I have a love-hate relationship with irony. Much of the satire I enjoy uses it as a way of expressing ideas. In those cases, it usually supports the hypocrisy of a character with a lack of self-awareness. I would say that for a large part of my early development, I had an abnormal reverence for things that were ironic. It was very prevalent in the projects I idolized.
Over time, I thought more about the concept in general. The most interesting and troubling aspect of irony is when it becomes difficult to distinguish whether or not something has ironic or sincere intent — this concept is called post-irony. Layers of irony piled on top of each other ad infinitum creates a disconcerting web of confusion that gives me existential dread.
The disturbing element of this extreme ambiguity is something that I used to find appealing. The more I examined the way it was implemented, the more I took issue with it.
The use of irony to be funny extends beyond movies, television and literature. The everyday use of ironic phrases and sentiments are a common thing people do to joke around in conversation. People will imitate others they don’t like, or say things that they don’t believe to be funny.
But, is there a difference between expressing an extreme sentiment ironically and sincerely, even if it’s clearly a joke? At a certain point, doing something long enough in an ironic manner causes it to evolve into a sincere gesture, especially when the intent is ambiguous.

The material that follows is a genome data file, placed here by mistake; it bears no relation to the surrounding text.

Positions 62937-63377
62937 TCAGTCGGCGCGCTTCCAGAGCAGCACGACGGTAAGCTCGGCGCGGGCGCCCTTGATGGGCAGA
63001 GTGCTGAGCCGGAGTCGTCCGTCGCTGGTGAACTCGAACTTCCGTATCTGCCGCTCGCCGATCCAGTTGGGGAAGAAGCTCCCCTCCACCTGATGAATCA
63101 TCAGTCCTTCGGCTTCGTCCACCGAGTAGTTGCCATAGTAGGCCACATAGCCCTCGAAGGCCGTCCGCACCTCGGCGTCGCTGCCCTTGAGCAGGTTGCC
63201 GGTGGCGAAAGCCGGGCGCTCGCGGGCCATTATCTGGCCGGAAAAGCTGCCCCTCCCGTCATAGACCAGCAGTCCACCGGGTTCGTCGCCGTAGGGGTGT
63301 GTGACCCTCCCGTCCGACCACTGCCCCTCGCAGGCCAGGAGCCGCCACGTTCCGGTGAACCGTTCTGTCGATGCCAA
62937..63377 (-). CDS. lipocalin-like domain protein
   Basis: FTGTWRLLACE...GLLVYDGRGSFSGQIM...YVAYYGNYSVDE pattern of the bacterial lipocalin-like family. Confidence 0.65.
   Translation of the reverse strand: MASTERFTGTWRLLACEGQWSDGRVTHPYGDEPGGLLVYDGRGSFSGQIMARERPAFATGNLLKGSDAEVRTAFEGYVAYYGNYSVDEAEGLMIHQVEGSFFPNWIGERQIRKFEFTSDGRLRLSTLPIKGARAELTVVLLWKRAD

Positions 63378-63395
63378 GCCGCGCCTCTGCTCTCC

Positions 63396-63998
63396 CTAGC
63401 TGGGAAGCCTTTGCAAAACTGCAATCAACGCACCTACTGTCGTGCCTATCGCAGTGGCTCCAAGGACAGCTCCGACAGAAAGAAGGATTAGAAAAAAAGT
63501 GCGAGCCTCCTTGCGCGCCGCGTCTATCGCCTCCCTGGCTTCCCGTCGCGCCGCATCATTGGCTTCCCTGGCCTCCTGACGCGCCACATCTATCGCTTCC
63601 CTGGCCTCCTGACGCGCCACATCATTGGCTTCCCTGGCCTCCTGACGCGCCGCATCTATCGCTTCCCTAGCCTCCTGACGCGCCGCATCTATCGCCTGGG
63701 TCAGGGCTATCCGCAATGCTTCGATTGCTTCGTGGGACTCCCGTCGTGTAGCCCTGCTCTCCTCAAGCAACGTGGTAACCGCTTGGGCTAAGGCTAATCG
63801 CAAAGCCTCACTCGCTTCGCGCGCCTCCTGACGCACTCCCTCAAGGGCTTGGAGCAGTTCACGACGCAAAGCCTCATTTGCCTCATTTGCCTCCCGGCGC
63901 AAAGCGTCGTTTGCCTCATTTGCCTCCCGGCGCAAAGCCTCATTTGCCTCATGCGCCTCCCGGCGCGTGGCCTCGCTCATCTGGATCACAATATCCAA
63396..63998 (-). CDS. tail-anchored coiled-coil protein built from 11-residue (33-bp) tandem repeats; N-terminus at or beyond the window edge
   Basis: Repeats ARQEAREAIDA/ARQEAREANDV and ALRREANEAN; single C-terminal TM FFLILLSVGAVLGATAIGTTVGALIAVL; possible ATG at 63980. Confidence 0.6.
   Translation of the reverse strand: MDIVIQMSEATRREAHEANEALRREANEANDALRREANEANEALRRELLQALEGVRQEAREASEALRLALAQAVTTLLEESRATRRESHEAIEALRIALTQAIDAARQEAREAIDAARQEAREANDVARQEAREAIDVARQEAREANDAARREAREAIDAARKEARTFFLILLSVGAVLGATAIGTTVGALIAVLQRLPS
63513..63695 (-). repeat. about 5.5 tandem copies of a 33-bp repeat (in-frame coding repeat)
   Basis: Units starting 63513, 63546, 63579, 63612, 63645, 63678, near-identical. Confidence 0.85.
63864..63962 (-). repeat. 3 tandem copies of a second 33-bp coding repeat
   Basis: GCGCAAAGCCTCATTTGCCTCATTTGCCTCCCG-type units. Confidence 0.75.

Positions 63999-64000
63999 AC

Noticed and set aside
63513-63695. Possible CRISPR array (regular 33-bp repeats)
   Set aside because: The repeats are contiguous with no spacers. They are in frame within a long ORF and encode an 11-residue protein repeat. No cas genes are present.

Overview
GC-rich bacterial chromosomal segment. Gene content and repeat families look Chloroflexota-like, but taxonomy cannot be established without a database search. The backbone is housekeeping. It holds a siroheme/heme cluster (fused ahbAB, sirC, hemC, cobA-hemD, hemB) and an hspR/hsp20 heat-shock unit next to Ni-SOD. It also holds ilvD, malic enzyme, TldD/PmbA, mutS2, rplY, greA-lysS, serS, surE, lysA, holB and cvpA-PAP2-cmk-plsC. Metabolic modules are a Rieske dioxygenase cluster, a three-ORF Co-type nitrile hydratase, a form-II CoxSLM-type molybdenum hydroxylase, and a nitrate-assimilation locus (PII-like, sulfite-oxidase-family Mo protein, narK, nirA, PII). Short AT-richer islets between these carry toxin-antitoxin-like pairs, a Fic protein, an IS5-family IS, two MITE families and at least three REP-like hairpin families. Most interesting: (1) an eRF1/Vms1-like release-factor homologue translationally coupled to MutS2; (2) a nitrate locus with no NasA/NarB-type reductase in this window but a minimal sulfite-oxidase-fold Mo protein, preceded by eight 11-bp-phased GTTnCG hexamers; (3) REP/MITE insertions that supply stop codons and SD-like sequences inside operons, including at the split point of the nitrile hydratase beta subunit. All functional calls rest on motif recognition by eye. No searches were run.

I am not completely sure if it is directly harmful to express sentiments you don’t believe — even if it’s a joke. Ideas can take hold of us through repetition, and regardless of intent, there might be a lasting effect to saying things you don’t mean.
Layers of irony allow for expressions of genuine hatred with concealed intentions. This doesn’t mean we should condemn irony, but that we need to be extremely wary when dealing with something that is so mired in irony its intent is indecipherable.
Post-ironic works allow the creators to hide from the responsibility of sincerity. While the ambiguity of post-irony is an interesting literary technique, it is also a way for malicious people to express their toxic points of view without being held directly accountable.
I believe that anything should be permitted in the pursuit of art — and particularly in the pursuit of comedy. Irony should be fair game as a tool in those endeavors, but it should be monitored closely because of its potential for abuse.
Still, I find it difficult to fully endorse the post-ironic approach because I am not sure of the full extent of the consequences. I would say that an appropriate way to handle using post-irony is to treat it like dream sequences or mental illness — don’t do it unless you are positive you can pull it off correctly.
Identifying intent is an important aspect of making ethical assessments of art. Post-irony makes it difficult to do so. It’s disconcerting because it removes our ability to make an assessment and that means we may be supporting something malicious.
It’s alright to laugh at something you disagree with, but it’s important to understand the intent. You don’t always need to know an artist’s intent, but the ambiguity makes it hard to fully trust them.